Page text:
|At a Glance|
|Product||Seagate BlackArmor NAS 220 (ST320005LSA10G-RK)|
|Summary||Two drive RAID 1 NAS with encrypted volume support, lots of backup options, media servers and secure web-based remote access.|
|Pros||• Good value ($ / capacity)
• 5 Windows client licenses for full-featured backup software
• Secure web-based remote access
|Cons||• No Logging
• No MacOS backup client or Time Machine support
• No RAID migration / expansion
• Slow USB backups
• No eSATA support
Seagate must be pleased with the acceptance of its four-drive BlackArmor NAS 440, because they're back with a two-drive version. The NAS 220 supports most of the features of its higher-capacity sibling, which we've previously reviewed. So I'll just focus on what's different, review its new hardware platform and run through the performance test results.
The 220 is housed in a metal case with a plastic front panel. It's a no-frills design meant to convey a no-nonsense approach designed to appeal to its target small-biz buyer. It's a bit taller and wider than the Synology dual-drive NASes, but not quite as big as Cisco's Linksys Media Hub.
Figure 1 shows the front and rear panels. The front has status and drive activity indicators, the Power button but no USB ports, while the rear has two USB 2.0 ports and a Gigabit Ethernet port that supports jumbo frames up to 9K. Unfortunately, it has no eSATA port to help support faster backups to attached drives.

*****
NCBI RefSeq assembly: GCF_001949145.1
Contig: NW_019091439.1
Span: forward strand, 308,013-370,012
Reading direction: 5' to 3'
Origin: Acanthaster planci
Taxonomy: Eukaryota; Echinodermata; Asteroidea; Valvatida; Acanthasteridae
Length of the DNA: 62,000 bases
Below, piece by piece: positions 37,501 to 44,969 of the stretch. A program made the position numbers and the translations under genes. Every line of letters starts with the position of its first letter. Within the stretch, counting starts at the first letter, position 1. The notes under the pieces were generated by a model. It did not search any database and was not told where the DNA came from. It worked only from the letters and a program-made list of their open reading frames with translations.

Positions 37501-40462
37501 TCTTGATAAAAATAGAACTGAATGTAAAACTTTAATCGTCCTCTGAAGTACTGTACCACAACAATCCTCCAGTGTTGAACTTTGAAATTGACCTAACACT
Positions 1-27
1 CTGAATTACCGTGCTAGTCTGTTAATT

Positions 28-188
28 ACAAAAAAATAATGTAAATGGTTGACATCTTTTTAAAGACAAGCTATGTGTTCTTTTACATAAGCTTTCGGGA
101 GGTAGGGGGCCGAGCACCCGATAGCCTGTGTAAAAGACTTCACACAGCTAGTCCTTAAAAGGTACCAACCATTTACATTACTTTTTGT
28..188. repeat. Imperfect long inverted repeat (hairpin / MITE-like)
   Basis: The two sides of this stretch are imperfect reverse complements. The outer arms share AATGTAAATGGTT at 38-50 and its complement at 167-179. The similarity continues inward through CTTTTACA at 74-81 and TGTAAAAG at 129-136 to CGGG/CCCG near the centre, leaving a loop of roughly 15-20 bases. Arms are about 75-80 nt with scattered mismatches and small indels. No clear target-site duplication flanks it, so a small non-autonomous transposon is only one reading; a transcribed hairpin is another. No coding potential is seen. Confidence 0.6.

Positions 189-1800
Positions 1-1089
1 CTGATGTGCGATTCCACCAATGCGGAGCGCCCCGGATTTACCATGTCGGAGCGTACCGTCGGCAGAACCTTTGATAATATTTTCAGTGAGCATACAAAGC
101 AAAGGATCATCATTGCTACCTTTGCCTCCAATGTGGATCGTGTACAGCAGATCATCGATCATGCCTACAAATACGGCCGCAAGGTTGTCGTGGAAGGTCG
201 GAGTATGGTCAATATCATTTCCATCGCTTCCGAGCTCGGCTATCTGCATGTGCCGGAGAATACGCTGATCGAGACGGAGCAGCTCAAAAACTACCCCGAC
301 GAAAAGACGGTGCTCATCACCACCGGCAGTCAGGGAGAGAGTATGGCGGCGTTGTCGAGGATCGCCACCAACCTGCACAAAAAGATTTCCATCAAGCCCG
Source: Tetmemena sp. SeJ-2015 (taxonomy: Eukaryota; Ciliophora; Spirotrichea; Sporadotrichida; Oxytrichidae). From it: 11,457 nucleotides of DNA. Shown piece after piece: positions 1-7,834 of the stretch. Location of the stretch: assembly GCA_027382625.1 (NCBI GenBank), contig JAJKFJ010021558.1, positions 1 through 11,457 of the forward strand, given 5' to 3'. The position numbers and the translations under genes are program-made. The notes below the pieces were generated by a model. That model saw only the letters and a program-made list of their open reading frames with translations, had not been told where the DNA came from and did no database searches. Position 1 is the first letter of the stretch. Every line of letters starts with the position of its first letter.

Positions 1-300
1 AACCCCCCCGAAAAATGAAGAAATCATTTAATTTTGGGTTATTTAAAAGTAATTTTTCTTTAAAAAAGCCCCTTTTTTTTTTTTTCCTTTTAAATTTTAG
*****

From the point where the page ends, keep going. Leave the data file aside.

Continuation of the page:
Figure 1: Front and rear panels
The single fan ran quietly and drive noise was low enough to make the unit barely audible in a quiet room. I didn't hear the fan speed ramp up during the load of our performance testing. Power draw measured 22 W active and 7 W with drives spun down via the HDD Standby feature. You can't set the spindown time and there is no programmable shutdown / startup feature.
The 220's metal case has a plastic front panel that doesn't easily remove to provide access to the two 3.5" SATA drives. For that, you need to remove three screws and slide off the metal cover to reveal the two toaster-style top-inserted drives (Figure 2). Our 2 TB review model came with two ST31000528AS Barracuda 7200.12 1 TB drives installed, which are EXT3 formatted.
Figure 2: Inside view
Figure 3 is a shot of the 220's board, which is mounted below the drive cage. The board is not the same as the BA NAS 440 and uses a slower version of the Marvell "Kirkwood" SoC line, an 800 MHz 88F6192 vs. the BA 440's 1.2 GHz 88F6281.
Figure 3: NAS 220 board
Other key components are a Marvell 88E1116R Gigabit Ethernet, 128 MB of soldered-on RAM, 32 MB of flash and a Genesys GL850A 4 port USB 2.0 Hub. Note the unloaded position for a second RAM chip.